Recently my colleague Stephen Longo mentioned the “highest and best use” principle which has been leading to sky rocketing property assessments.  It’s a real estate appraisal principle whereby property is valued based on its possible uses.  In a property tax context, such a valuation can result in not-for-profits and charities receiving significant increases in their assessments because property they own is valued on its notional “highest and best use” instead of its actual current use.   To further explain the concern and what organizations should do, I asked Stephen some questions…
Question:  Would you please provide an example of how the “highest and best use” principle could affect not-for-profits and charities?
Stephen: If an NFP or charity owned a property that was not tax-exempt and the assessing authority has re-valued it based on its “highest and best use”, the NFP/charity would be paying property taxes based on a higher order of use than the actual use – for example, high density condo development.  The increase in value and higher property tax class means the NFP/charity would be paying much higher taxes that don’t reflect the actual use of the property.
Question:  Aren’t there tax rebates provided to not-for-profits and charities regarding property tax?
Stephen:  NFPs/charities are eligible for a rebate of property taxes paid in commercial or industrial property they own or lease.  The rebate is typically 40% of the taxes paid and an application must be made by the last day of February of the year following the year for which the rebate is claimed (i.e. Feb. 28, 2014 for 2013).
Question:  What should these organizations look for to determine whether the highest and best use principle has been used?
Stephen: If there has been a significant increase in your assessed value year over year – by an amount greater than 15% – it is possible the property has been re-assessed using its perceived redevelopment potential.  You can determine this by looking at your Property Assessment Notice or your Final Tax Bill issued by your local municipality.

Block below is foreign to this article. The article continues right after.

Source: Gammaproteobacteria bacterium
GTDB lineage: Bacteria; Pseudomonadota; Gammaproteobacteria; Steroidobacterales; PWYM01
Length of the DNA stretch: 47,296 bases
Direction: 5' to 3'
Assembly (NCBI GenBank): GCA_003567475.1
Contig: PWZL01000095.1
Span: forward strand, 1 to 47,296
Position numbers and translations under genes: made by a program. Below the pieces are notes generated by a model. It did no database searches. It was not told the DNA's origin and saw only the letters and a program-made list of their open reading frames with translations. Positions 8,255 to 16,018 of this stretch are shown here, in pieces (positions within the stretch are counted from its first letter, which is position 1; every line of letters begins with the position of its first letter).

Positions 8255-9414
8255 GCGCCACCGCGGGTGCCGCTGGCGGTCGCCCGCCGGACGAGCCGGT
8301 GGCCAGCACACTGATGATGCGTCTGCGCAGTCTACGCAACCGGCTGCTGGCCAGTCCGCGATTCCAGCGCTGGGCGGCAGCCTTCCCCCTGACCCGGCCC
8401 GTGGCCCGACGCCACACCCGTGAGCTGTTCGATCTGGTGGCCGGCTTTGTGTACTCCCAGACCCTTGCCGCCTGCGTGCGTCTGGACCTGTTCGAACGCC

Question:  What should organizations do if they suspect the principle has been used?
Stephen:  The organization should request the detailed valuation records from the assessing authority, known as the Municipal Property Assessment Corporation ("MPAC").  If the property has been valued using land rates, rather than income (for an office building), this is a pretty clear sign it has been valued on “highest and best use”.  If this has happened, the organization should consult a property tax professional to get advice as to how to challenge the assessment, such as by filing an appeal.
Question:  Are there any risks with filing an appeal on one’s assessed value?
Stephen:  It is possible that MPAC could seek an increase in the assessment if an appeal were filed.  When reviewing your assessment, make sure you canvass the “exposure” to the possibility of an increase in the assessment with your professional advisor.
For property in Ontario, it is too late to appeal the 2013 tax year assessments.  However, the deadline to appeal your property assessment for the 2014 tax year is March 31, 2014.  An appeal filed for 2014 can also impact the 2015 and 2016 tax years.